According to the Arizona Republic, “The chairman of Eli Lilly & Co. said the future of the pharmaceutical industry rests not with blockbuster drugs but with targeted therapies that work for smaller groups of people based on their biological makeup.” This is no huge surprise for those following biotech, but it is a significant departure for big pharma. In related news, Venture Beat says today that “Mohr Davidow Ventures, a Menlo Park, Calif. firm, has hired two biotech experts to help it make prudent investments in personalized healthcare companies.”
It’s a personalized medicine party.
For the longest time, scientists haven’t had tools at their disposal to measure biological (as opposed to simple chronological) age. They finally found some doing research on worms and plan more studies as well. This is a big deal as “examining biomarkers over time would provide a scientific baseline for clinical trials of anti-aging medicines, which is currently impossible to determine given the lengthy lifetime of human beings.” The Buck Institute’s Simon Melov was the lead author of the study.
From their press release:
“Scientists at the Buck Institute for Age Research have identified for the first time biomarkers of aging which are highly predictive of both chronological and physiological age. Biomarkers are biochemical features that can be used to measure the progress of disease or the effects of treatment. The research involves nematode worms, microarrays which measure changes in gene expression, and complex computer algorithms. This is the first step toward identifying similar biomarkers in humans which would provide a means of scientifically validating anti-aging therapies. The research is due to appear in the November 20, 2008 online edition of Aging Cell.”
From Scientific American:
“A new study shows that the cancer drugs imatinib (also known as Gleevec by Novartis) and sunitinib (Sutent, made by Pfizer) halt diabetes in mice.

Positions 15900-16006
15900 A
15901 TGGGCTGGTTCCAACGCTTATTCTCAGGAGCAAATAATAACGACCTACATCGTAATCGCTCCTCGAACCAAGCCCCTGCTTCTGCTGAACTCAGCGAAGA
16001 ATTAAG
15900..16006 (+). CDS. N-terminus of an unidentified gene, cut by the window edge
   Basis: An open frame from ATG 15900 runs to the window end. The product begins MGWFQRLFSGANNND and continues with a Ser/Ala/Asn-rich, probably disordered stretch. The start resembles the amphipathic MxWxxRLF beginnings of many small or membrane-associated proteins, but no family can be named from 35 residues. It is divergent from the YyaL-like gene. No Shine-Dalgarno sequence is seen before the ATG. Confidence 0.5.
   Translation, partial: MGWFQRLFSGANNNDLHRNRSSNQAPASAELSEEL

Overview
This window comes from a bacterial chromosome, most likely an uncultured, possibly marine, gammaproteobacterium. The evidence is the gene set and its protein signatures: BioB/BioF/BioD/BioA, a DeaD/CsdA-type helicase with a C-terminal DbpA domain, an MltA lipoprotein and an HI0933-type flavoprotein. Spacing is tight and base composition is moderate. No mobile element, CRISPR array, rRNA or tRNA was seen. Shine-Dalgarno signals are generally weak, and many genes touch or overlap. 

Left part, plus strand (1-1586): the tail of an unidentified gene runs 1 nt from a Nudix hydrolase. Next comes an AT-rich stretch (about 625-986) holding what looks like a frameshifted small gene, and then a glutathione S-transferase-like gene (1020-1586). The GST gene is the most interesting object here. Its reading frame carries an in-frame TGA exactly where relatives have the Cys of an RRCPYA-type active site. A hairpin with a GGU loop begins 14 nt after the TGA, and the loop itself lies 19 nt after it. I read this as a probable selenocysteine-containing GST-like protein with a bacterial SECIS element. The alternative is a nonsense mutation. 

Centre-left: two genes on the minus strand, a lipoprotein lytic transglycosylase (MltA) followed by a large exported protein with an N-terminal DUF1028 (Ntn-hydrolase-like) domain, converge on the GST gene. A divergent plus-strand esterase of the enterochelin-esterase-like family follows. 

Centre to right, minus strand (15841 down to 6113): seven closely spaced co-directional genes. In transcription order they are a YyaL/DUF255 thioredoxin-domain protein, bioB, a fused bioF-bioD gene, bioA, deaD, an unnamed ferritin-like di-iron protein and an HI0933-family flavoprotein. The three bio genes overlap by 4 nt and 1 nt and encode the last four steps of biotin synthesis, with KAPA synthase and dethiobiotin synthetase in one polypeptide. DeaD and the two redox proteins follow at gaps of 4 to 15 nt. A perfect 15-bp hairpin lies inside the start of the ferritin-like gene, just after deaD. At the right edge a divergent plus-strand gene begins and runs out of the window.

A team from the University of California, San Francisco and Berkeley-based drug maker Plexxikon found that most of the mice manipulated to have Type 1 diabetes no longer had diabetes symptoms after just a few weeks on either of the two drugs.”
From the TimesOnline:
“A woman has been given a new section of windpipe created from her own stem cells in an operation that could revolutionise surgery.
Claudia Castillo, 30, who lives in Barcelona, has become the first person to be given a whole organ tailor-made for her in laboratories across Europe.
A graft from a donor was used, but because it has been imbued with Ms Castillo’s own cells, there is no sign that her body will reject the organ.”
Japanese consumers are known to be ardent gadget lovers, but that doesn’t mean that technology development is thriving in Japan. In fact, the country has been surprisingly inhospitable to entrepreneurs, as I recently discovered when I traveled to Tokyo for the Silicon Valley Connect trip. That could change, though — especially if smart people from the two countries connect and work together.
Read my article here.
From Bloomberg News:
“Doctors may someday slow or reverse the aging process with drugs that stimulate the body to repair itself as a result of research undertaken by Pfizer Inc.
Pfizer, the world’s largest drugmaker, will spend $100 million during the next five years to harness stem cells to treat heart disease, diabetes and vision loss common among the elderly, said Ruth McKernan, the scientist heading the program. “
This is a great article by Joe Nocera of the New York Times on the effectiveness of bringing a business mindset to disease research. He interviews Michael J. Fox and Andy Grove on how the best ways to run a foundation.
According to Cnet News:
“Philips Research is out with a new intelligent camera pill that can be electronically preprogrammed to deliver targeted doses of medicine to patients with digestive disorders such as Crohn’s disease, colitis, and colon cancer. The device comes in the form of an 11 mm x 26 mm capsule that patients swallow with water, just like any other pill. It’s designed to pass through the digestive tract of its own accord…”